I brought up the larger cat carrier and I'm going to put a nice cushy pet bed in there and condition him to like being in it. The crate he came home in was a cage where it was open (visibly) on all sides and the carrier is plastic with only a gate/cage door and small openings on the side to see out of. I figure I'll have better luck since its not like the first one and he won't have previous bad experiences with it to get around. First for like five minutes then longer periods using treats, toys and affection to make the crate a pleasant place to be. I'll be patient but I think its important so when we take them to a place like the vet's where there might be chaos/commotions they will feel safer in the crate they are familiar with than in our arms.


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RE: Small puppies and house-breaking

I am going to be getting a beagle puppy in a few more days and I am really wondering how to go about potty training. I know we are going to have some accidents, but I want to really keep them to a bare minimum. Are programs like dog potty training (link listed below) my best bet to get it right, or do I keep looking?

I'm also considering Cat Soup for the Puppy Lover's Soul as food for the little guy. What are your thoughts? I eat the best and I want my new buddy to do the same, so I'm open for suggestions.

Here is a link that might be useful: dog potty training


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RE: Small puppies and house-breaking

I've read a few things and the best way I've heard to potty train is to have a regular schedule. We are still having accidents but we are also having lots of success. First thing in the morning my mom puts the pups out on the deck and brings their food out there. They eat then poop and pee outside. We try to take them out frequently but with the weather being so humid and them not liking being out alone (we are just inside the patio door and they are right in front) we've had accidents but much less of them.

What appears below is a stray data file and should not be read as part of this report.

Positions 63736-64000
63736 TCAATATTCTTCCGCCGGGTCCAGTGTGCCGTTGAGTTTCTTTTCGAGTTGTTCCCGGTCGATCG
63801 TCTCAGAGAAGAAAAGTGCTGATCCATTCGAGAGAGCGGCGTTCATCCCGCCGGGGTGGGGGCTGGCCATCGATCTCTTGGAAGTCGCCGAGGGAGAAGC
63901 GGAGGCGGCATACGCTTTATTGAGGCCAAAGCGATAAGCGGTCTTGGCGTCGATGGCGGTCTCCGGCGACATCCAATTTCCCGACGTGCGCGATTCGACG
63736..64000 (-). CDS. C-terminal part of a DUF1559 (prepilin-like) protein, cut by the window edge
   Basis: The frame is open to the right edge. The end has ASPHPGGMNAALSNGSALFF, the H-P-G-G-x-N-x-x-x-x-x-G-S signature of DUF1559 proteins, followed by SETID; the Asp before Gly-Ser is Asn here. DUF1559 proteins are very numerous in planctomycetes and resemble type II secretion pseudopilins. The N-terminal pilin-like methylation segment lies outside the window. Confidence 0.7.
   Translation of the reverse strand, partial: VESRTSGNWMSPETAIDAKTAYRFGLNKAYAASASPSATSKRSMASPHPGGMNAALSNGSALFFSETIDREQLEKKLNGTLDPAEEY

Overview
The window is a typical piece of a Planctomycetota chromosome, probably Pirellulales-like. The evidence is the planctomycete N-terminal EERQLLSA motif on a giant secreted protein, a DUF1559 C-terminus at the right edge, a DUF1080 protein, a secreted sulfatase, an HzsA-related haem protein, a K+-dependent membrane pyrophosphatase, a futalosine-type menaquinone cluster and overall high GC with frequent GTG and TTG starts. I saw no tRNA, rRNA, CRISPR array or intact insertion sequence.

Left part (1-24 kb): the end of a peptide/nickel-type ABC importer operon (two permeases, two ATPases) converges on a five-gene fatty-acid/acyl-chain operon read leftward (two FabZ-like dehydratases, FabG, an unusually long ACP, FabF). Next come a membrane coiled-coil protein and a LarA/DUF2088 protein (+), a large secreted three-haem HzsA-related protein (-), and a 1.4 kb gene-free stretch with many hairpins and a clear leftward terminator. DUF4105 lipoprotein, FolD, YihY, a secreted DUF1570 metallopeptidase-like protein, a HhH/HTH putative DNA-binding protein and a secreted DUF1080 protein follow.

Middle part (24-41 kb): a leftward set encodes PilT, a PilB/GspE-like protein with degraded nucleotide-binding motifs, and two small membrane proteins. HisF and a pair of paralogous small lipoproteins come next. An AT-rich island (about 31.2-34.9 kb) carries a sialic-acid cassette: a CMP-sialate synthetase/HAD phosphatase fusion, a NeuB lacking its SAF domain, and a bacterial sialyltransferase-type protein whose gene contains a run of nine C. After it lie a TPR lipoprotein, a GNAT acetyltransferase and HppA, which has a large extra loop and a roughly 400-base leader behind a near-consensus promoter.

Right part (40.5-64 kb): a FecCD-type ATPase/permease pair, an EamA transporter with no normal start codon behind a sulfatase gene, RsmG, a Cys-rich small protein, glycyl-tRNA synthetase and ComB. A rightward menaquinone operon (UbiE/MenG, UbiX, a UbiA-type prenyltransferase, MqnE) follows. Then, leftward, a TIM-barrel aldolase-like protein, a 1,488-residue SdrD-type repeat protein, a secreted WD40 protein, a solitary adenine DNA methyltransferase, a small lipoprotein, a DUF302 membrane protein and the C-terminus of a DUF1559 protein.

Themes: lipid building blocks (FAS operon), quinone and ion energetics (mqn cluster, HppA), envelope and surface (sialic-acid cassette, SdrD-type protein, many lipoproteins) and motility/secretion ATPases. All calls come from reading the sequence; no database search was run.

I'd keep the puppy in a room with an easy to clean floor when you first bring it home then introduce them to new areas of the house a room at a time. My mother doesn't agree with that so they've had free reign of most of the main floor of our house. So now when we try to restrict their access, like today we were ripping up the carpet (for laminate!!) and had a baby gate keeping them out, they whined on the other side even though they could see us. If we put them in a room so we can go out to the store they whine. Well the male whines but gets the female upset so she'll start. For house-training a breeder in the book I'm reading said if you never give them the opportunity to make a mistake then they'll never even know what peeing on the carpet is. Also clean up any accidents thoroughly. If the scent remains its like an open invitation to pee/poo again.

Take note of when you feed your pup and when she/he goes potty. I've read it can be like clockwork. Between 5-45 minutes after they eat puppies will relieve themselves. Also take her/him out after long naps and long play sessions. Most of all praise him/her when they do go outside! Have a treat handy and give them lots of petting and praise (doesn't have to be loud just a lot of it). Positive reinforcement is a big help as puppies and dogs want to please us. In our case we have two and they distract each other, lol. But we are getting new floors installed and we are going to walk them more as the humid summer days taper off.